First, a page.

S-OIVSwine-Origin Influenza Virus
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As of April 30, DGE surveillance activities, focusing on patients with severe respiratory disease, had identified 97 patients with laboratory-confirmed S-OIV infection, including seven persons who had died.
Editorial Note: Understanding the epidemiology and clinical profiles of recent cases of S-OIV infection in Mexico can help inform regional, national, and global control measures in response to the emergence of S-OIV infection.
The clinical spectrum of S-OIV illness is not yet well characterized in Mexico.
To expedite confirmation of disease in additional patients, the World Health Organization (WHO) Influenza Collaborating Center in Atlanta, Georgia, has placed the genetic sequence of S-OIV from California in GenBank.[dagger] Specific primers for S-OIV have been developed and will be distributed through the WHO Global Influenza Surveillance Network to reference laboratories throughout the world.
Timeline of key events in detection and response to outbreak of swine-origin influenza A (H1N1) virus (S-OIV) infection--Mexico, April 12-30, 2009 Date Event April 12 Respiratory illness outbreak reported to the Pan American Health Organization (PAHO).
DOHMH conducted telephone interviews with the 44 patients with confirmed S-OIV on April 27.
Several students participating in the on-line survey (none of whom had confirmed S-OIV) reported travel to Mexico during the week before April 20; an undetermined number were symptomatic at the time of survey participation.
On April 26, DOHMH staff members began contacting all 61 NYC hospitals with medical and/or pediatric intensive care units by telephone on a daily basis to identify possible severe cases of S-OIV, defined by the presence of fever [greater than or equal to]100.4 [degrees]F ([greater than or equal to] 38[degrees] C) and at least one of the following: acute respiratory distress syndrome, pneumonia, or respiratory distress.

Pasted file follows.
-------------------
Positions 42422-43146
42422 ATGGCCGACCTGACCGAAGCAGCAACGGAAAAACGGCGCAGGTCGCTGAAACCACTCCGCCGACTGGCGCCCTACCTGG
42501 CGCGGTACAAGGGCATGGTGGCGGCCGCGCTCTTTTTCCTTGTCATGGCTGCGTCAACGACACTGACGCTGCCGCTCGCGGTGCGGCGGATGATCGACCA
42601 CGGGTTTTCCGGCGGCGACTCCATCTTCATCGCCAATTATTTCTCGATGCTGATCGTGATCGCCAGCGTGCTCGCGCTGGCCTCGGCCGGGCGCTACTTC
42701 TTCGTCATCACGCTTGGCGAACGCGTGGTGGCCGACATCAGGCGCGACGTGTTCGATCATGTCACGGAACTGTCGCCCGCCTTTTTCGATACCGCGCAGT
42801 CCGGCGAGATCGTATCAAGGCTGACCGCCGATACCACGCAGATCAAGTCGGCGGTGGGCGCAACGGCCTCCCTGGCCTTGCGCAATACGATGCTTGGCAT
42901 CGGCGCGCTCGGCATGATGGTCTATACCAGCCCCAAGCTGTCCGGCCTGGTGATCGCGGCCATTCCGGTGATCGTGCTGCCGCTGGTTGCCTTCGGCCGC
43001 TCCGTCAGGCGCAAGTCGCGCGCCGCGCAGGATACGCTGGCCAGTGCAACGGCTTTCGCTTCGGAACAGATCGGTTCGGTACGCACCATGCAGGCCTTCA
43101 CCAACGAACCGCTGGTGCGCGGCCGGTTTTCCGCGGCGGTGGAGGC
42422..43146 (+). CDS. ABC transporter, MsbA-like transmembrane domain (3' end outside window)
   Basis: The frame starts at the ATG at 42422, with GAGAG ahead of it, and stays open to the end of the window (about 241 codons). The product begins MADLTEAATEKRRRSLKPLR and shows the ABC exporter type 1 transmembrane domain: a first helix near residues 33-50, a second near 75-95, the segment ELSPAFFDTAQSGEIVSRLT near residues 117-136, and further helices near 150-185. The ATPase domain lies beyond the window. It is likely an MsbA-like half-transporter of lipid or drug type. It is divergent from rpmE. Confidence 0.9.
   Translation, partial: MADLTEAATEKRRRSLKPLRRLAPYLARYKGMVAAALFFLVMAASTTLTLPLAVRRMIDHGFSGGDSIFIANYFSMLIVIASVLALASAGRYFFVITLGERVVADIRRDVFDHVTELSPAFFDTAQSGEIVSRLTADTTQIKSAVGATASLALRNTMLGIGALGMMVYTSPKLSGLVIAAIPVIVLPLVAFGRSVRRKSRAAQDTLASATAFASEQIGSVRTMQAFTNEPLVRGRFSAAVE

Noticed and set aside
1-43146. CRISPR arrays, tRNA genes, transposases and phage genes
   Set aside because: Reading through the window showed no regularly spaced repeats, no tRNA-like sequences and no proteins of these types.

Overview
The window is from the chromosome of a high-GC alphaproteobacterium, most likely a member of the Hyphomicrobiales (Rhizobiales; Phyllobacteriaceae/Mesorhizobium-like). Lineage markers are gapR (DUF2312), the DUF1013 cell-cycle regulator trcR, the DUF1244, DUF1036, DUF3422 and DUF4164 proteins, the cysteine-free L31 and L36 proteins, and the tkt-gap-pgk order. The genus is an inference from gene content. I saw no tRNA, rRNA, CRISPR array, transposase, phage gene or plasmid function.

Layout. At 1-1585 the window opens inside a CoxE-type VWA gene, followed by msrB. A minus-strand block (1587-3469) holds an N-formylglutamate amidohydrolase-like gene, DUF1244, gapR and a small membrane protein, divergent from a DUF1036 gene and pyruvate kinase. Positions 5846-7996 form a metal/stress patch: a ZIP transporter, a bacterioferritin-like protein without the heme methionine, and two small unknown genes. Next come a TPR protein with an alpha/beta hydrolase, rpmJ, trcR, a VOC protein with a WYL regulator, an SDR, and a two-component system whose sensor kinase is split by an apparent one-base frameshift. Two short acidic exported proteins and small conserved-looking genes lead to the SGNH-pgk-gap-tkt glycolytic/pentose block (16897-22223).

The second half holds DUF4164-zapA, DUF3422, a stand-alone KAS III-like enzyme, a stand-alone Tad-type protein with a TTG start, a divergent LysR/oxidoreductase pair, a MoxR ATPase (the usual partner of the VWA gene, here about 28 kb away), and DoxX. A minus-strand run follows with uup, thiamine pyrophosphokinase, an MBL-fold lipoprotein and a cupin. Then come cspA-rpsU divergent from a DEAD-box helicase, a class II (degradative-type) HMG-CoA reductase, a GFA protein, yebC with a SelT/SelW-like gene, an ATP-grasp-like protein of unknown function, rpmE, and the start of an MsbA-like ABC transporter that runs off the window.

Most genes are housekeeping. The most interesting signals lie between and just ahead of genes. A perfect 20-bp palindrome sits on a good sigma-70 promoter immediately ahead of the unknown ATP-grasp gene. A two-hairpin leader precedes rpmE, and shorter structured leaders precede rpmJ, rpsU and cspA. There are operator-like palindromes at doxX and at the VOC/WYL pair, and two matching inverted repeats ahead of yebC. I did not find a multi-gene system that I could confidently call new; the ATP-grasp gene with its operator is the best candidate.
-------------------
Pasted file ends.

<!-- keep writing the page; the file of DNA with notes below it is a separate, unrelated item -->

Editorial Note: To date, this school-based outbreak is the largest cluster of S-OIV cases reported in the United States (2).
CDC, in collaboration with industry and federal partners, is continuing to conduct routine illness detection at ports of entry with heightened awareness for travelers who might be infected with S-ON During April 19-27, 15 cases of illness in travelers entering the United States from Mexico that were clinically consistent with S-OIV infection were detected.
Department of Homeland Security, is distributing travelers health alert notices to all persons traveling to countries with confirmed cases of S-OIV infection.
CDC has issued interim guidance for nonpharmaceutical community mitigation efforts in response to human infections with S-OIV (http://www.cdc.gov/swineflu/mitigation.htm).